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Monday, July 02, 2012

I learned of UpNext when it partnered with Verizon to offer what it called UpNext HD 3D maps last October. Like the folks at Droid Life, I had a tough time finding how UpNext's stuff was significantly different/better than other mapping apps. I guess one distinguisher for Amazon is that the company is not Google!

GigaOm, which broke the news, suggests the play is ultimately to populate its (not yet map friendly) Kindles with map data and services. This'd be the first "return to maps" for Amazon since the good old A9 days.

- GigaOm via @cageyjames

by Adena Schutzberg on 07/02 at 11:03 AM | Comments | Bookmark and Share

That offer is on the table, as is a similar one from Niagara Falls, NY, to newly minted college gradudates. The Kansas Department of Commerce just started a five-year pilot called the Rural Opportunity Zone program aimed at bring young blood into rural counties.

The deal is pretty good - for a five year commitment, you get $15,000 toward students loans and a waiver of state taxes. Jobs for college grads are available in both the private and public sector. Both are using the offer as part of their recruitment packages. Fifty counties are in the pilot and each has lost about 10% of its population since the last census.

So, does geograpy matter more? Or does starting to pay back those loans? 

- Here and Now (WBUR)

by Adena Schutzberg on 07/02 at 03:00 AM | Comments | Bookmark and Share

It's rare for a map to be part of an Internet meme but its seems this week's map of earthquakes over magnitude 4.0 from 1898 to 2003 from IDV's user experience and mapping manager John Nelson has that distinction. It shows 203,186 quakes with symbology brightenting with magnitude.

- detailed map

- IDV UX Blog Post

- Live Science

by Adena Schutzberg on 07/02 at 03:00 AM | Comments | Bookmark and Share

Marine Geospatial Ecology Tools (MGET), also known as the GeoEco Python package, is an open source geoprocessing toolbox that includes over 250 tools useful for a variety of tasks. These tasks include downloading popular oceanographic datasets in GIS-compatible formats, identifying fronts and eddies in satellite images, building statistical habitat models from species observations and creating habitat maps, modeling biological connectivity by simulating hydrodynamic larval dispersal, and building grids that summarize fishing effort, catch per unit effort, and other statistics.

They are designed to work wtih ArcGIS.

Marine Geospatial Ecology Tools (MGET)

Among those helping Raleigh to be an open city if not a fully "open-source" city are Esri, SeeClickFix and others. Remember: open source software and open data and open standards are not the same thing. The open gov effort uses Esri's open source GeoPortal (which taps into ArcGIS services) with SeeClickFix (proprietary) supporting Open311 standards.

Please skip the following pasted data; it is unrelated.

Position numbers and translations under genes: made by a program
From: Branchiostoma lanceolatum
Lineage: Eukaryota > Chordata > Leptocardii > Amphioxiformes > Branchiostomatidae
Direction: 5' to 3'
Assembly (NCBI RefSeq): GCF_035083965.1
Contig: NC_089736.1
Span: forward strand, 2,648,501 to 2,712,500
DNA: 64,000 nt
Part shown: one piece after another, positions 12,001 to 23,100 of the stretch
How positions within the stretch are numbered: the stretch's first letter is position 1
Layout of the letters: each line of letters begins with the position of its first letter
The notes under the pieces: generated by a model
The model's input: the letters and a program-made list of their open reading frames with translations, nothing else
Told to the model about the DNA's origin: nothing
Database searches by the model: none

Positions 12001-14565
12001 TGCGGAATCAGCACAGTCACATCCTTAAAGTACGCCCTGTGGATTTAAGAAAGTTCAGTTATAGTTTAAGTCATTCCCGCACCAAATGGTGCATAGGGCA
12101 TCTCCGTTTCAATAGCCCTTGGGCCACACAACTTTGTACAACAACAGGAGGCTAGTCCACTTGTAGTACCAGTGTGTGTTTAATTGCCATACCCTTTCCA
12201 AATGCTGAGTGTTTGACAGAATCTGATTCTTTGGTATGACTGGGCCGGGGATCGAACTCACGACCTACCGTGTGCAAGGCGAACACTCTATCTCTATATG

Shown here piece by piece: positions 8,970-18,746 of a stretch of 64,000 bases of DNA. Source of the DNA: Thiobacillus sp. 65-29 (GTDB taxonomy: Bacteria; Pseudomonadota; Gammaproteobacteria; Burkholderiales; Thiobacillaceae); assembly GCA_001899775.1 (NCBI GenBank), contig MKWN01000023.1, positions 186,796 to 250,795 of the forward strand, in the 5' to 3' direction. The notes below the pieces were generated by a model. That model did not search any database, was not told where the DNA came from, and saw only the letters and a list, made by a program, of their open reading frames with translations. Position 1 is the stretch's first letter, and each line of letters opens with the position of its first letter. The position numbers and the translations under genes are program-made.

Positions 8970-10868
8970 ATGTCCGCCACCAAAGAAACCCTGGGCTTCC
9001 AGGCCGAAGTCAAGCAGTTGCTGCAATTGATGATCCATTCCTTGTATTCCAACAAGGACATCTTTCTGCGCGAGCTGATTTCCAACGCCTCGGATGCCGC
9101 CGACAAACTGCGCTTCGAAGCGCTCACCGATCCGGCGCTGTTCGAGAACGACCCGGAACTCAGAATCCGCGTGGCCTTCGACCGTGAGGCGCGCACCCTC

- opensource.com via twitter

OSGeo announced OpenLayers version 2.12.

New features:

  • A new CSS-customizable zoom control
  • Sensible projection defaults to ease the creation and configuration of maps
  • Tile caching for offline use
  • CSS-based tile animation
  • UTFGrid support
  • Improved image request management (tile queue)
  • Fractional zooming for tiled layers (a.k.a. client zoom)"

- OSGeo

by Adena Schutzberg on 07/02 at 03:00 AM | Comments | Bookmark and Share

The Dead Ushahidi site is a bit meta: it documents, on a Crowdmap map (that's the free online tool for anyone to create a crowdsourced map of anything) Crowdmap efforts that are "dead." The "Dead Means Dead" page explains what's needed for a non-dead, aka, useful, Crowdmap, then details what criteria can put an existing map in the dead pool.

To end up in the Ushahidi cemetery, one of the following is true about map:
  • No one (let alone a crowd) has submitted a report to your map in the last 12 months.
  • For time-bound events, like elections and disasters, the number of reports are so infinitesimally small (in relation to the number of the community the map is targeting) that the map never reached a point anywhere near relevance. (Our measure for elections is, for instance, # of submissions / # of registered voters > .0001).
  • The map was never actually started (no category descriptions, fewer than 10 reports). We call that a stillbirth. 
Questions?  Email us: .(JavaScript must be enabled to view this email address). Tweet us at @deadushahidi.  Or just poke around and submit your own Ushahidi corpse.  They are sure to be around. 
 
Like many Crowdmap implementations this one does not make clear who "we" are or the goal of the map, aka what will be done with the data. I highlighted a similar concern with a map aimed at documenting damage and needs during last year's Hurricane Irene. 
 
by Adena Schutzberg on 07/02 at 02:59 AM | Comments | Bookmark and Share
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